Call: “What do we want?”
Response: “Evidence-based decision-making.”
Call: “When do we want it?”
Response: “After peer review.”
That was the rallying cry on Parliament Hill Monday as Canadian scientists fought back against being muzzled by the government, cuts to funding and the commercialization of scientific research.
Gotta love geek humour. But while some of their methods may have been a bit awkward and lame, their message certainly was not.
Science is not perfect, but at any given point in history, the best available science and evidence is the best chance we have to make reasonable decisions.
That is why Stephen Harper’s three-fold strategy for undermining science and scientists is so insidious.
First, cut funding for fundamental research. Second, shift resources to commercialization of research. Third, prevent scientists from informing the public about their research.
I’ve never been a big advocate of the Stephen Harper “hidden agenda” conspiracy theory, largely because I don’t think it’s all that hidden, but one has to wonder why he, and his government, is so antagonistic toward science in general and environmental research in particular.
The answer may lie in Harper’s religious affiliation. Unknown to most Canadians, the Prime Minister belongs to a radically right-wing evangelical church called the Christian and Missionary Alliance, which views free market capitalism as divinely inspired.
Harper has always refused to answer any questions about his faith, which is, without question, his right, but if he wants to continue to be our leader, I think it is time we start challenging him to tell us what he truly believes.
Not a good mention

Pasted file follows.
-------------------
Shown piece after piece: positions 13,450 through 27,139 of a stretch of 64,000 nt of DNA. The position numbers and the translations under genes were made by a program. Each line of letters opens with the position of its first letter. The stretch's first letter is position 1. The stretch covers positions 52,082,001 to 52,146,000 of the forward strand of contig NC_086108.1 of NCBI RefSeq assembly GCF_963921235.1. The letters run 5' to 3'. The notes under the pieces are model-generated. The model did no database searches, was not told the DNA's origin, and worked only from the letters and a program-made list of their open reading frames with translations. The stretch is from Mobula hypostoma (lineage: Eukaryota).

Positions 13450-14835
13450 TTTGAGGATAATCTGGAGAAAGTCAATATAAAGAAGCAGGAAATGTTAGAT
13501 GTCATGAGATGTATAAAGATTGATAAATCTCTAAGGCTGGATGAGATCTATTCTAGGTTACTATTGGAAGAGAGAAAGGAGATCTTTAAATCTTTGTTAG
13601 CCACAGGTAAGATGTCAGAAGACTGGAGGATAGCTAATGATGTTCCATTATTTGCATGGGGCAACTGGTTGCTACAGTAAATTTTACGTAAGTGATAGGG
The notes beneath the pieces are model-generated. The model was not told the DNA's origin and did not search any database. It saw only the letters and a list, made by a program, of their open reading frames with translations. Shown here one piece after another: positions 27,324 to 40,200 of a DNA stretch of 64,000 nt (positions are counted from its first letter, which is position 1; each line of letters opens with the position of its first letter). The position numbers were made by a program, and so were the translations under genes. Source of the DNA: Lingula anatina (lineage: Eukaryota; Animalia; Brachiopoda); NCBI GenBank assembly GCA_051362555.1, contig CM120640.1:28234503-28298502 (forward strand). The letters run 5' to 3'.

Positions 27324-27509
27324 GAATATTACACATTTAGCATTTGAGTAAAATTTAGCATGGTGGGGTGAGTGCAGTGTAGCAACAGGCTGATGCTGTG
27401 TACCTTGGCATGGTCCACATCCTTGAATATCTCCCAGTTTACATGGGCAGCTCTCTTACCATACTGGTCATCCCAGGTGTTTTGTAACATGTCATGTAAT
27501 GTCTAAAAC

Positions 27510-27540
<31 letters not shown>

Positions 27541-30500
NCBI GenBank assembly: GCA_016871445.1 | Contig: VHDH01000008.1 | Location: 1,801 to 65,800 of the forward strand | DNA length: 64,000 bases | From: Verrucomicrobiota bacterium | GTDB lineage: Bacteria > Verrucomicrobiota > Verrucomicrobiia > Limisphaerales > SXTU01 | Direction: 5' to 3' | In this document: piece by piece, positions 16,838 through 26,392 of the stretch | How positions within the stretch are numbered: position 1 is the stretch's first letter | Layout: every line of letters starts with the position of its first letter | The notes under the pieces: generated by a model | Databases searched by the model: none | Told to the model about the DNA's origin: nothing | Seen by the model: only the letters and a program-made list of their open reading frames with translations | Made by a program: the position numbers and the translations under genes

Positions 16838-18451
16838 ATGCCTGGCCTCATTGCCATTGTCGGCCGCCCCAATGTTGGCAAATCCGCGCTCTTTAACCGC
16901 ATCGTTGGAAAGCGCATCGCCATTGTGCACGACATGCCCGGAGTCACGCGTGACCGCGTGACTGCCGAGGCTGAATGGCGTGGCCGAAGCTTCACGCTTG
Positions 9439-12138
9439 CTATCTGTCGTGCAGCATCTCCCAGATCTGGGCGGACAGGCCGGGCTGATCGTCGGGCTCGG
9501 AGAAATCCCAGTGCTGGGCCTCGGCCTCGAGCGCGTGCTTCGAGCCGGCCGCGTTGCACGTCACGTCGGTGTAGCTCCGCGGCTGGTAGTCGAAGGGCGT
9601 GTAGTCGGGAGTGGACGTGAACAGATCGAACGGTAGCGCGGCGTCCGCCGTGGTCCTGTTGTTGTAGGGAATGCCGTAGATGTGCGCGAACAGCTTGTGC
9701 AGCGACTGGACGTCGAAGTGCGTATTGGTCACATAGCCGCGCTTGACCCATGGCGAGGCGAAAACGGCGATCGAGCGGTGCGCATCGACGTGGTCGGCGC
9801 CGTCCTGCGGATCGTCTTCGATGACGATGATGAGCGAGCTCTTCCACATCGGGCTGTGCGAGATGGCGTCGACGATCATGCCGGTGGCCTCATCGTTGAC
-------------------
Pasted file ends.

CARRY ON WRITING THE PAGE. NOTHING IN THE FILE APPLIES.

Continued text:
I always cringe a little bit when Canada gets a mention on my favourite podcast. With all the anti-science craziness in the United States, where The Skeptics’ Guide to the Universe originates, any time they turn their skeptical gaze northward, it’s usually not a good thing.
This week’s episode was just such a case when they reported on the Public Health Agency of Canada’s recent report that 30 cases of measles have been reported this year, more than five times the number reported all of last year.
This, of course, brought up the subject of Health Canada licencing homeopathic vaccines (nosodes) for sale in Canada.
I have written extensively about this in this column and won’t rehash now all the evidence proving the ineffectiveness of nosodes and why Health Canada should not be approving them for sale and, by extension, lending credibility to their efficacy.
One thing I missed along the way, however, was that even homeopaths are starting to turn away from this particular remedy.
In April, in response to the resurgence of measles, whooping cough and even polio in pockets around the world, the British Homeopathic Associaton (BHA) issued a statement that traditional vaccination is the only way to reduce transmission of these previously virtually eradicated infectious diseases.
A spokesperson for the BHA even went as far as to tell The Guardian there “is no evidence to suggest homeopathic vaccinations can protect against contagious diseases. We recommend people seek out the conventional treatments.”
If even homeopaths recognize the ineffectiveness of nosodes, what the hell is Health Canada thinking? This organization is becoming a national embarrassment.